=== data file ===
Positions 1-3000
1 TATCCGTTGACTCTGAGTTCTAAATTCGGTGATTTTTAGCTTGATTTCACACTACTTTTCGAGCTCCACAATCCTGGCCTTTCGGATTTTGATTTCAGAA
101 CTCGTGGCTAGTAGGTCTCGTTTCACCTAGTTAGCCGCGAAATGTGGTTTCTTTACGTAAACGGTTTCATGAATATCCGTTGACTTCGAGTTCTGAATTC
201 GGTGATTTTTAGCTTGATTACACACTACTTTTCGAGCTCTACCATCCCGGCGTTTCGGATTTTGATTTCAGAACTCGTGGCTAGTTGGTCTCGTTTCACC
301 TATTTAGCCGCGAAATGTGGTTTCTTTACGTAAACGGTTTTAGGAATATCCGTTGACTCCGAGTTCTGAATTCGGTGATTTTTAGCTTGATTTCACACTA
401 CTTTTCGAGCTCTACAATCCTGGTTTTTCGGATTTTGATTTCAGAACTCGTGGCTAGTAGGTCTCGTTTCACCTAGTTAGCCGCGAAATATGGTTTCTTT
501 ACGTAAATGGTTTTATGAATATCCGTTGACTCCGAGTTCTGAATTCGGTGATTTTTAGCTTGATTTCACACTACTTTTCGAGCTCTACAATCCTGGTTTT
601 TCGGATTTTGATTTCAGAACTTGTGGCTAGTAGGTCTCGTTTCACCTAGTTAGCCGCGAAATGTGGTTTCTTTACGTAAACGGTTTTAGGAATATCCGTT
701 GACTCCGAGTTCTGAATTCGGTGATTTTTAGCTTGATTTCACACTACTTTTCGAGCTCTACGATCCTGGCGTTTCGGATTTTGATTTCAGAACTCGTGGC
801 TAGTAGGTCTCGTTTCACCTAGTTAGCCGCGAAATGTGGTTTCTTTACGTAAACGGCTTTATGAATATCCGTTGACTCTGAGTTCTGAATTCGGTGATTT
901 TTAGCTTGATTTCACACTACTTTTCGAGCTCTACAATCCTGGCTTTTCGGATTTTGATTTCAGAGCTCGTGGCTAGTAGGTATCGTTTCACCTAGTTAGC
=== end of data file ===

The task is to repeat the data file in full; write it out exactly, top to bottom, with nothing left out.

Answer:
Positions 1-3000
1 TATCCGTTGACTCTGAGTTCTAAATTCGGTGATTTTTAGCTTGATTTCACACTACTTTTCGAGCTCCACAATCCTGGCCTTTCGGATTTTGATTTCAGAA
101 CTCGTGGCTAGTAGGTCTCGTTTCACCTAGTTAGCCGCGAAATGTGGTTTCTTTACGTAAACGGTTTCATGAATATCCGTTGACTTCGAGTTCTGAATTC
201 GGTGATTTTTAGCTTGATTACACACTACTTTTCGAGCTCTACCATCCCGGCGTTTCGGATTTTGATTTCAGAACTCGTGGCTAGTTGGTCTCGTTTCACC
301 TATTTAGCCGCGAAATGTGGTTTCTTTACGTAAACGGTTTTAGGAATATCCGTTGACTCCGAGTTCTGAATTCGGTGATTTTTAGCTTGATTTCACACTA
401 CTTTTCGAGCTCTACAATCCTGGTTTTTCGGATTTTGATTTCAGAACTCGTGGCTAGTAGGTCTCGTTTCACCTAGTTAGCCGCGAAATATGGTTTCTTT
501 ACGTAAATGGTTTTATGAATATCCGTTGACTCCGAGTTCTGAATTCGGTGATTTTTAGCTTGATTTCACACTACTTTTCGAGCTCTACAATCCTGGTTTT
601 TCGGATTTTGATTTCAGAACTTGTGGCTAGTAGGTCTCGTTTCACCTAGTTAGCCGCGAAATGTGGTTTCTTTACGTAAACGGTTTTAGGAATATCCGTT
701 GACTCCGAGTTCTGAATTCGGTGATTTTTAGCTTGATTTCACACTACTTTTCGAGCTCTACGATCCTGGCGTTTCGGATTTTGATTTCAGAACTCGTGGC
801 TAGTAGGTCTCGTTTCACCTAGTTAGCCGCGAAATGTGGTTTCTTTACGTAAACGGCTTTATGAATATCCGTTGACTCTGAGTTCTGAATTCGGTGATTT
901 TTAGCTTGATTTCACACTACTTTTCGAGCTCTACAATCCTGGCTTTTCGGATTTTGATTTCAGAGCTCGTGGCTAGTAGGTATCGTTTCACCTAGTTAGC